The shooting of teenager Nahel Merzouk by French police has sparked days of protests and riots across the country.
French leaders have condemned the shooting and the police officer responsible has been charged with voluntary homicide.
However, the government has denied suggestions of systemic racism among the French police force.
Here’s what you need to know.
Why are there riots in France?
On 27 June, 17-year-old Nahel Merzouk was fatally shot by police at a traffic stop in the Paris suburb of Nanterre.
French police are authorised to shoot at traffic stops if they believe their safety is at risk. Police initially claimed Merzouk had driven into them, but video footage contradicted this claim.
French President Emmanuel Macron called the killing “unforgivable”, and French PM Élisabeth Borne said it “clearly” violated police rules.
In the days since the teen was killed, demonstrators across France have taken to the streets to protest. Unrest has led to store looting, car fires and damage to government buildings.
Merzouk’s family say they welcomed peaceful protests and want new laws to restrict police use of lethal force. However, they’ve called for an end to the violence. A relative told the BBC the riots and looting are “not for Nahel”.
Tens of thousands of police officers have been deployed across the country in response to the riots.
President Macron has called the violence an “unacceptable exploitation” of Merzouk’s death.
Interior Minister Gérald Darmanin said the Government’s “absolute priority” is to restore order.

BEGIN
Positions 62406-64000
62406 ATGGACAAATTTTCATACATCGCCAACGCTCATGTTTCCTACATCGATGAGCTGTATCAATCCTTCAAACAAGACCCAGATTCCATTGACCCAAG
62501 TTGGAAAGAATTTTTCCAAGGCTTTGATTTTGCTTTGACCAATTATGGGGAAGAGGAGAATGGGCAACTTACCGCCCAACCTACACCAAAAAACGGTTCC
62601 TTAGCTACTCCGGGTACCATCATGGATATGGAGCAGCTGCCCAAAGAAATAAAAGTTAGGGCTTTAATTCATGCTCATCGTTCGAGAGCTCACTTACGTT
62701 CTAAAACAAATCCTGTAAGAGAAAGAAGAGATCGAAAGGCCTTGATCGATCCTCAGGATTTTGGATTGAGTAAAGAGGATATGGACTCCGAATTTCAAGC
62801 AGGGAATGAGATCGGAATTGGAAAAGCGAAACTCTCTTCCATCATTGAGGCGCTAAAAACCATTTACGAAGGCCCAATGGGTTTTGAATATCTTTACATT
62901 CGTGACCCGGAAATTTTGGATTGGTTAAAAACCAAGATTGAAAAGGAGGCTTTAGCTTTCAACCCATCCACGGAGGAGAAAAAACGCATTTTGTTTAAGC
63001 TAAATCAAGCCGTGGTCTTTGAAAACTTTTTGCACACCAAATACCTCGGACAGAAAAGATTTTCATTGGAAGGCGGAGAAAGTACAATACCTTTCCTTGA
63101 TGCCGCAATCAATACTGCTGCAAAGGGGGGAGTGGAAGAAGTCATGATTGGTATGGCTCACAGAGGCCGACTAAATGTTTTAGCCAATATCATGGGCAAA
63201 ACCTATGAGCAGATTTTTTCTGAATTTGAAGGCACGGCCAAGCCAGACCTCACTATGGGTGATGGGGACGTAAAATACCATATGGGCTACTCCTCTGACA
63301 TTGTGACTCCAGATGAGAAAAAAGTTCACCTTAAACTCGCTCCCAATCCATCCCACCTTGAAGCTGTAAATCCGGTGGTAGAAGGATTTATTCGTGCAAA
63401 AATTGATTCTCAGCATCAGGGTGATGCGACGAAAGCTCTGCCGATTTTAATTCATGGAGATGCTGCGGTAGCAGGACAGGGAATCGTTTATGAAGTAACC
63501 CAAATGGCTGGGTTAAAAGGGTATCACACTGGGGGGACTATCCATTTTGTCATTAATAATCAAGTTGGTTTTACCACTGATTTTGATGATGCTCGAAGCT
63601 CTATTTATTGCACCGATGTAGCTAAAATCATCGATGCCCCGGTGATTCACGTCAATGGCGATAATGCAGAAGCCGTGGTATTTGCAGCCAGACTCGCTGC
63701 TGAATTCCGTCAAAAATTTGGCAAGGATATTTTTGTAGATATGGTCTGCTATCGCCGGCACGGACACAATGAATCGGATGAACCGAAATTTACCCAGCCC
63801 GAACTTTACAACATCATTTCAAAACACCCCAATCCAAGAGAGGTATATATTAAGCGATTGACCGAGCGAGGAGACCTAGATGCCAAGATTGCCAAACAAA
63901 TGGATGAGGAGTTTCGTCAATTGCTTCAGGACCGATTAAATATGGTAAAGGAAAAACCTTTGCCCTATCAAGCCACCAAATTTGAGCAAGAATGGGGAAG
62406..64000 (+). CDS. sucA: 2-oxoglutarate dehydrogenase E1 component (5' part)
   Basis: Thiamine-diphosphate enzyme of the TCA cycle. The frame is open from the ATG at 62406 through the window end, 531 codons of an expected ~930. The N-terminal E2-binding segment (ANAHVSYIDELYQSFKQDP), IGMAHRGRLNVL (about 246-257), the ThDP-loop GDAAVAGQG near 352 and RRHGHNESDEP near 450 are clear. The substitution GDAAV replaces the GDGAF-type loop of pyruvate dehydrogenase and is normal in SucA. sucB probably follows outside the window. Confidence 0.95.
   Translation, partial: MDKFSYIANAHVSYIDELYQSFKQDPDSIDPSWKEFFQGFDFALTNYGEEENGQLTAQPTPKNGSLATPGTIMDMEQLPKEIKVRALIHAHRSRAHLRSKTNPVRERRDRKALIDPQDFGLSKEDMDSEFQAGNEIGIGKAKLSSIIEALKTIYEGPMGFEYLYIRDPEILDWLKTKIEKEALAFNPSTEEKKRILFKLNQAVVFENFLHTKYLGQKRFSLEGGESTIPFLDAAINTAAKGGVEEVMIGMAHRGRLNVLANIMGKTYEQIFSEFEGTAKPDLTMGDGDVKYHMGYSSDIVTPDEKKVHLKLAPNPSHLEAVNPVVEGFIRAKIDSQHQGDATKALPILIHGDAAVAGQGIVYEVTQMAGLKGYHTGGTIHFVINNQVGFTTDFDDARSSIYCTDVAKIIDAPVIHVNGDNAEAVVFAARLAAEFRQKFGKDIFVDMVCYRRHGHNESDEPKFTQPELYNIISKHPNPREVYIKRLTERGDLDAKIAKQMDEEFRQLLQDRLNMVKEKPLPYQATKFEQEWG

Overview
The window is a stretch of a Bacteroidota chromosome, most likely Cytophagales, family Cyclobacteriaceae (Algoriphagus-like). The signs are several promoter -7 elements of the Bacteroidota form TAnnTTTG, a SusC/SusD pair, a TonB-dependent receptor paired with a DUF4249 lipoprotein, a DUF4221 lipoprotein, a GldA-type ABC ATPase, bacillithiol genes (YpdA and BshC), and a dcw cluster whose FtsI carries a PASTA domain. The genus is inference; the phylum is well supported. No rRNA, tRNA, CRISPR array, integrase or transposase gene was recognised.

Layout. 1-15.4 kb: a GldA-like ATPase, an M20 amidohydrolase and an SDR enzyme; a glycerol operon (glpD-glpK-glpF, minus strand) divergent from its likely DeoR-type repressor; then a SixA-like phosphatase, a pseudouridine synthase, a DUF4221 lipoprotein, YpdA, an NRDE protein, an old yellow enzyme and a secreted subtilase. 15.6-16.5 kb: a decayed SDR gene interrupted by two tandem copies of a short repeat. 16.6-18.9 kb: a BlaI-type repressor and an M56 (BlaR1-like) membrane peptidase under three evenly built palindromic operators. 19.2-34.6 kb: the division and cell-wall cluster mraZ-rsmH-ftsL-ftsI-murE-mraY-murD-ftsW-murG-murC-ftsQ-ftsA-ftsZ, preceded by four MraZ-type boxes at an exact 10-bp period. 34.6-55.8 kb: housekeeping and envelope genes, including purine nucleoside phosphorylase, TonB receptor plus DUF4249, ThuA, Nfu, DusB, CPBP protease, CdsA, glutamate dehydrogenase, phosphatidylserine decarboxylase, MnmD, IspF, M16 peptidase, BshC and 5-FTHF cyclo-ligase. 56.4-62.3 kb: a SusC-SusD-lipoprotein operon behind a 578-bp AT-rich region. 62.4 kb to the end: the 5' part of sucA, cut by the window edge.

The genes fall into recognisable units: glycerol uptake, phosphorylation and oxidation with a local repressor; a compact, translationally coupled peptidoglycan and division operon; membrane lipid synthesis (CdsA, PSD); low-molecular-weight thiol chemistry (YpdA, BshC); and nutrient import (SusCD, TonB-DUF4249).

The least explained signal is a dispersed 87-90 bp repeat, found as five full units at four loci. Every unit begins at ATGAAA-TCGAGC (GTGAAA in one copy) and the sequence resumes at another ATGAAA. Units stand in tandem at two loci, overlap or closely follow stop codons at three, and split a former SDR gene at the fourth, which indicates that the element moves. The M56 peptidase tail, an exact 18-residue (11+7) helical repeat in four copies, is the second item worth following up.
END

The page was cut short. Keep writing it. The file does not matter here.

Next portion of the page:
Macron and Darmanin both claim many of the protesters are teens and have criticised parents for failing to keep them at home.
Some police unions in France are threatening to use violence to subdue protests, accusing the Government of a lack of support.
In a statement last week, a major police union attacked the French Government for sending mixed signals.
“Faced with these wild hordes, asking for calm is no longer enough, you have to impose it… we are at war.”
The union threatened to act beyond its legal powers to “restore the rule of law as quickly as possible”.
United Nations condemns
Last week, a UN human rights spokesperson expressed concern about “deep issues of racism and discrimination in law enforcement”, calling on local authorities to ensure use of force by police “always respects the principles of legality [and] necessity”.
The French Government called the suggestion of racism “totally groundless”. However, French police have long faced accusations of bias towards racial minorities. A 2017 survey found young Black and Arab men were 20 times more likely to be stopped by police than the rest of the population.